ArenaNet has crafted a world where a player’s contribution matters. Irrespective of playtime, it does make a difference. A user can leave the game midway, come back a month later, and pick up from exactly where they left off.

This makes the world feel personal and respects the gamer for investing their time and effort. Progression isn’t nullified either. So when a new expansion releases or season content releases, individuals don’t have to be afraid of their gear becoming obsolete.

Every experience feels genuine, from the welcoming NPC in town to a random player dancing in a tavern. All these reflect in-game in the quest journal called ‘My Story’, which the character is writing down, not the player.

The main game, the seasonal content, and the expansions all follow the narrative of the Elder Dragons rising from their slumber and plunging Tyria into chaos. This overarching doomsday event is the catalyst to every smaller story beat of the title.

Elder Dragon vs Elder Dragon (Image by ArenaNet)
Elder Dragon vs Elder Dragon (Image by ArenaNet)

The characters players meet, the races they encounter, the enemies fought, and the places explored all are tied to this apocalyptic event. Guild Wars 2 offers a detailed, carefully crafted, concise narrative that deals with politics, racial injustice, magic, and heroics.

In between expansion launches, the developers release more minor content updates they call ‘Living World Episodes’. As part of the overarching storyline, these smaller updates focus on the ramifications of a player’s action in the world.

However, they are by no means less important than the main storyline. The Living World releases have thus far seen the rise and death of three Elder Dragons, critical players in the story.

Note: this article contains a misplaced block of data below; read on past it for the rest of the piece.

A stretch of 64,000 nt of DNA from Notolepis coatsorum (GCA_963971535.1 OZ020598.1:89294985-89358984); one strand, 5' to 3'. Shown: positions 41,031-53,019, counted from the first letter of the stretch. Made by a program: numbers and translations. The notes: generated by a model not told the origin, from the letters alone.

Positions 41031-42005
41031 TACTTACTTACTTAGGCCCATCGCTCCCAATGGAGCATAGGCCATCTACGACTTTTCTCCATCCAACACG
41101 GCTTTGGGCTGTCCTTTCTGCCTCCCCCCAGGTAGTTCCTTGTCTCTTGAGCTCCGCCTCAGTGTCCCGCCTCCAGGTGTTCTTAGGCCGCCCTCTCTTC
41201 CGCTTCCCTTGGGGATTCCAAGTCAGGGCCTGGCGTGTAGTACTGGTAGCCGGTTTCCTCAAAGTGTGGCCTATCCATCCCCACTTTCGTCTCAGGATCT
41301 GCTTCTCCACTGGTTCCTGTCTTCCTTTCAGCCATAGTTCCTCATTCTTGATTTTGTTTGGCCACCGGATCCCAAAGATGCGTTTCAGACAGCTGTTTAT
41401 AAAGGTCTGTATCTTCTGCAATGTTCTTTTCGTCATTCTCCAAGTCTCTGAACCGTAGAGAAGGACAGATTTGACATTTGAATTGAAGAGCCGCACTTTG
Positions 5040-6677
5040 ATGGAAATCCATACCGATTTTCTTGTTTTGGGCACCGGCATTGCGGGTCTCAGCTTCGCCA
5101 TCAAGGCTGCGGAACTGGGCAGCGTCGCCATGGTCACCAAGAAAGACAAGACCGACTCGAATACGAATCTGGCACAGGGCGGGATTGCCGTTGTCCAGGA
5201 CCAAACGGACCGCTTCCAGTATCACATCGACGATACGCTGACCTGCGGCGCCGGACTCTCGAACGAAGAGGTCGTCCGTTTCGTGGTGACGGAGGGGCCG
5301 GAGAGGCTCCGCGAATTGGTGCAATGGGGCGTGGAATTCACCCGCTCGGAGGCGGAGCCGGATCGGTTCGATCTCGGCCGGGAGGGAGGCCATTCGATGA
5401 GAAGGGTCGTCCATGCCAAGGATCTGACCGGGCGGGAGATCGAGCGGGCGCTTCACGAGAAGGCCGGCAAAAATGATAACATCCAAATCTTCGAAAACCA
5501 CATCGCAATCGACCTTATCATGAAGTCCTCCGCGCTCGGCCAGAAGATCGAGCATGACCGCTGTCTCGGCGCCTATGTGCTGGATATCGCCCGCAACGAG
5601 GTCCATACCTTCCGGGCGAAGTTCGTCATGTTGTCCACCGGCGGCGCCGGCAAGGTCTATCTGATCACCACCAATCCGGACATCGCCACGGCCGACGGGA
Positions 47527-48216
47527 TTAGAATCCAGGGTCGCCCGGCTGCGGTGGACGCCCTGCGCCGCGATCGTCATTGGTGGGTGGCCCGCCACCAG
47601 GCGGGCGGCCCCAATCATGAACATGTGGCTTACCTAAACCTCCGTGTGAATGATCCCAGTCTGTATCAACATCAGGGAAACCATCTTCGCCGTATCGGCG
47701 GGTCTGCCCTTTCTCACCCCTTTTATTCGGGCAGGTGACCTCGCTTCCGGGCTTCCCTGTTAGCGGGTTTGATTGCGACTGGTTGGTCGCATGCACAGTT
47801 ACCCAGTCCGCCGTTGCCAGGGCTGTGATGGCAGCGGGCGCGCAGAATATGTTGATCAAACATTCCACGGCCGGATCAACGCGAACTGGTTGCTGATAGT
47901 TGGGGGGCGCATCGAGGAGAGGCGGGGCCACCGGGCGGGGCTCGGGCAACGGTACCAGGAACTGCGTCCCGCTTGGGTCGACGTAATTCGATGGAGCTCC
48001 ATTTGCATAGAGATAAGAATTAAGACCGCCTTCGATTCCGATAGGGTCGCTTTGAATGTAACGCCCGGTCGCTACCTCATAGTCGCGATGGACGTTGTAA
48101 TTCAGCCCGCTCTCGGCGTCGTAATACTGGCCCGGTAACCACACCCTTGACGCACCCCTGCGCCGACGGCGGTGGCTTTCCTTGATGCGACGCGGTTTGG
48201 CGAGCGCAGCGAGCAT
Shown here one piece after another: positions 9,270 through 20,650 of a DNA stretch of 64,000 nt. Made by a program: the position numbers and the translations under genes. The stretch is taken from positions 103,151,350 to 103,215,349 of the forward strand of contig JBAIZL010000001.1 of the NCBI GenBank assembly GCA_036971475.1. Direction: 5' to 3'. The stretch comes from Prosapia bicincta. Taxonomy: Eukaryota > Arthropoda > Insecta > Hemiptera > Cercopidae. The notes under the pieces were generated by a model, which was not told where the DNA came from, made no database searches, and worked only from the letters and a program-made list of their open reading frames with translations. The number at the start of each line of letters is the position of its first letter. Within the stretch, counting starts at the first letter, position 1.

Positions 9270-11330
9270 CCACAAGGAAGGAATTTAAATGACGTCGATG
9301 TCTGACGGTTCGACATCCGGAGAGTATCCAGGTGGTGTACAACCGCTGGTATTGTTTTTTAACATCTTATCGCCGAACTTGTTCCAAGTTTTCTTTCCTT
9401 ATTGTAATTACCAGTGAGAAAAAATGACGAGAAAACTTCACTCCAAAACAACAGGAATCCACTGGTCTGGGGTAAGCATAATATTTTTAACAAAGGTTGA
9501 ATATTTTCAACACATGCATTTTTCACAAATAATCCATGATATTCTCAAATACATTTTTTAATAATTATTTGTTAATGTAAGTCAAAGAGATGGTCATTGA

Apart from storytelling, these seasonal updates introduce new maps or update older ones to reflect the actions and consequences. It truly represents a living world in its very essence quite unapologetically.

No puns intended. probably (Image by ArenaNet)
No puns intended. probably (Image by ArenaNet)

End of Dragons

Every fantasy has a conclusion, and Guild Wars 2 is no exception. However, ArenaNet has no plans on stopping even after the last Elder Dragon is dead.

Over nine long years, Guild Wars 2 has managed to capture a significant player base that takes delight in the simplicity of the activities offered. Guild Wars 2 has introduced new ways to explore the world as a premium feature of an expansion throughout its lifespan.

The developers plan to introduce fishing and sailing as their showcase feature in their upcoming expansion. These new features will not be confined to the expansion zones, instead implemented throughout Tyria, just like gliding and personalized mounts from the previous expansions.

In a vast title like Guild Wars 2, there are thousands of things to do, hundreds of things to collect, and just about every activity that an MMORPG fan can appreciate. It offers a good experience on the back of a gameplay loop that is easy to learn and perfect.

For a game that came out in 2012, Guild Wars 2 has managed to garner a loyal fan base that is growing daily. It is a game that feels familiar if played daily or two months later. Just like all the aspects that make it tick, Guild Wars 2 is the Jack of all trades, master of none, and proudly so.


Edited by Ravi Iyer